In a postseason that’s been dominated by offense, the Houston Astros have proven more so than anyone how deep, dynamic and dangerous their offense is.
That was highlighted again on Monday when the Astros advanced to their first ever American League Championship Series after staging a late-inning comeback against the Boston Red Sox at Fenway Park. The Astros scored three runs over the final two innings, all against Boston’s best two pitchers — Chris Sale and Craig Kimbrel — to win Game 4 of the ALDS 5-4.
Aside from a blip on the radar in Game 3 on Sunday, the Astros showed it’s not fluke that their offense scored the most runs in the regular season. They have superstars galore, with Jose Altuve, George Springer and Carlos Correa leading the charge. But they’re so much more than that. Manager A.J. Hinch can write in the names of dangerous hitters in all nine spots of his batting order.
The depth that exists and the balance the Astros have displayed has gone unmatched by any team in the league. It was, without question, the deciding factor in their series against Boston.
The Astros had a new hero or set of heroes in every game. In Game 1, Altuve made history by joining the short list of players to hit three home runs in a postseason game. In Game 2, Correa set the tone with a first-inning homer and later added a two-run double to break the game open.
In Game 4, there were several contributors. Alex Bregman tied the game with an eighth-inning home run against Chris Sale. Later that inning, Josh Reddick drove in the go-ahead run with a single against Craig Kimbrel. Carlos Beltran’s run-scoring double in the ninth inning loomed large too after Boston got one back on Rafael Devers’ inside-the-park home run.
In total, nine different players drove in at least one run for Houston during the ALDS. First baseman Yuli Gurriel wasn’t one of them, but he kept the lineup moving with a series-leading nine hits in his 17 at-bats.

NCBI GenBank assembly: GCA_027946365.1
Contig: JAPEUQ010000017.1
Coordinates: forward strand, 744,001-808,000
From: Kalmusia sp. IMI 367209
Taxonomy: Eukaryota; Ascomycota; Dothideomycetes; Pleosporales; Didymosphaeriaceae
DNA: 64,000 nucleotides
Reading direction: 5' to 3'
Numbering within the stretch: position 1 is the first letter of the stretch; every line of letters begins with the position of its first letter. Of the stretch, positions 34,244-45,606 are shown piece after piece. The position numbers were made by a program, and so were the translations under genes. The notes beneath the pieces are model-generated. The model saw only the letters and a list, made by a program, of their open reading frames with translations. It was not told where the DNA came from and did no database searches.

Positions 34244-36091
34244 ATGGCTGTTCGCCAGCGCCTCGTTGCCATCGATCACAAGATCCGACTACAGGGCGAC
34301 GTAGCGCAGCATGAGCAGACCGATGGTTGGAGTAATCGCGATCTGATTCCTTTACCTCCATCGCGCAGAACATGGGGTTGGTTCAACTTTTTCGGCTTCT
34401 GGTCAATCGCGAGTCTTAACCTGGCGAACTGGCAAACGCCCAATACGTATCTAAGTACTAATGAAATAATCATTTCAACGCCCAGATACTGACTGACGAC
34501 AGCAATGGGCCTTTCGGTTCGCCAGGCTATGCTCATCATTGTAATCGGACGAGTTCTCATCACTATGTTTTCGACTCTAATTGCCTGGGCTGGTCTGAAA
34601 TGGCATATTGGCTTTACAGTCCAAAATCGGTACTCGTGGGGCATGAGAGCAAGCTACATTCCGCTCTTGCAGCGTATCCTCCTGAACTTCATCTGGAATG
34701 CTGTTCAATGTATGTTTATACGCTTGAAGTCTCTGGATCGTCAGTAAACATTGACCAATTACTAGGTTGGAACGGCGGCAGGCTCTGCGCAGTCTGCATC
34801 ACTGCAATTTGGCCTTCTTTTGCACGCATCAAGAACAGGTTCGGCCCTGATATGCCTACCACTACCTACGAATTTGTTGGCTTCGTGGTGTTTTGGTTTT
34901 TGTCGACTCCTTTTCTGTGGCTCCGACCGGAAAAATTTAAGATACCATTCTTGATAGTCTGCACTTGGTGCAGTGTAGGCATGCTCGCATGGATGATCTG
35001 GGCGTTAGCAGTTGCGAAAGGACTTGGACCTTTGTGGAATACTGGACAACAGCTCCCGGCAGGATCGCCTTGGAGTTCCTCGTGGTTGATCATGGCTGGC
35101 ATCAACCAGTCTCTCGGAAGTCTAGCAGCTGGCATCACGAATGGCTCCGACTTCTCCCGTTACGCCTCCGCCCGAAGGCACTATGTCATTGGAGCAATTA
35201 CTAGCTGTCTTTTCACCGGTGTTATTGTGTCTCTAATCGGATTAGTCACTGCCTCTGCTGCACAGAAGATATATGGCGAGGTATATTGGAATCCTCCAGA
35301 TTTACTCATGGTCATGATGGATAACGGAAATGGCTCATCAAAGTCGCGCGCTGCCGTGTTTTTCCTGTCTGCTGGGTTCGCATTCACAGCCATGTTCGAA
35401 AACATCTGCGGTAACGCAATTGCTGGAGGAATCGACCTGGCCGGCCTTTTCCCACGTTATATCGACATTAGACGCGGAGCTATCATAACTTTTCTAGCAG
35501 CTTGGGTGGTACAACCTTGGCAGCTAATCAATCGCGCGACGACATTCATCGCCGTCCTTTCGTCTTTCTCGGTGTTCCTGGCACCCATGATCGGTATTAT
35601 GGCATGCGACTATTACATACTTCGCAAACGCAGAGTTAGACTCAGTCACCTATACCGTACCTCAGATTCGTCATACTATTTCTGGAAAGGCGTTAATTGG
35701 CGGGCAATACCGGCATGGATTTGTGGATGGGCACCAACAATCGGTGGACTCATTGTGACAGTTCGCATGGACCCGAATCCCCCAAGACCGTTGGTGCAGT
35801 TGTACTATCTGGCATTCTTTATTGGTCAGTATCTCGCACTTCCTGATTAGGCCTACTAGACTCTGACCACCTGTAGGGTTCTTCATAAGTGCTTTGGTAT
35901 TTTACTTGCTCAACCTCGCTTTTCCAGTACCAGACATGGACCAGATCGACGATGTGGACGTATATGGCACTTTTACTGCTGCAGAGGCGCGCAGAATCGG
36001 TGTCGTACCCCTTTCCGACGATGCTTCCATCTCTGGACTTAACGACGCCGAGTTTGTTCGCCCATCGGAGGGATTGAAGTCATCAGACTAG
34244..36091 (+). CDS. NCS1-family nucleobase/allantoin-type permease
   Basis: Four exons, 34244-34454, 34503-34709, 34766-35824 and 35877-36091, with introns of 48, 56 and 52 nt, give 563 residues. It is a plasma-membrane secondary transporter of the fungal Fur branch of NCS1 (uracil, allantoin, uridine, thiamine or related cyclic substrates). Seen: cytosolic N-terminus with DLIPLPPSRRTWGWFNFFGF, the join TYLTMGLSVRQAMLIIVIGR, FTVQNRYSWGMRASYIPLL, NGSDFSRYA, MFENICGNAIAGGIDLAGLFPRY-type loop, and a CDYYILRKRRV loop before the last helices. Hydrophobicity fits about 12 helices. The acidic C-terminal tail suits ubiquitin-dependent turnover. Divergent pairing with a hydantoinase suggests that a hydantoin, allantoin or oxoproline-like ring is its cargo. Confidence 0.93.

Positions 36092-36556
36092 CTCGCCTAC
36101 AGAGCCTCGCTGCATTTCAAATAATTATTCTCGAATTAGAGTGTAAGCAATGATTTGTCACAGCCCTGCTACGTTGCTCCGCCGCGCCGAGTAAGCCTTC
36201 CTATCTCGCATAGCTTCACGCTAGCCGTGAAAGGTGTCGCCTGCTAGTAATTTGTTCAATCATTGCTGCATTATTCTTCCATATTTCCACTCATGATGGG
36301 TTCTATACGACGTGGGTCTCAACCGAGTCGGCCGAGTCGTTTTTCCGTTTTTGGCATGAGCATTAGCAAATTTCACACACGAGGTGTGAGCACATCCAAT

Beyond that, Houston set the tone by scoring first in every game. In fact, the Astros scored in the first inning in each game, totaling eight runs. There was always pressure on the Red Sox to fight back or add on, and ultimately they couldn’t keep up.
The Astros answered any questions about their offense being a product of the cozy conditions of hitter-friendly Minute Maid Park. Yeah, they never had to play in the elements at home. And sure, they know how to use the Crawford Boxes in left field and the ballpark’s other quirks to their advantage. But what decent team doesn’t turn their home field into a big advantage?
None of those advantages came with them to Boston. In fact, they put together their most important at-bats in Game 4 as the rain fell on Fenway Park. Even with a three-day layoff coming and a matchup against the Cleveland Indians or New York Yankees looming in the ALCS, it’s impossible to imagine this Astros offense slowing down.
They’re too good. Too versatile. Too confident. Too deep to not cause problems for whichever pitching staff challenges them next.
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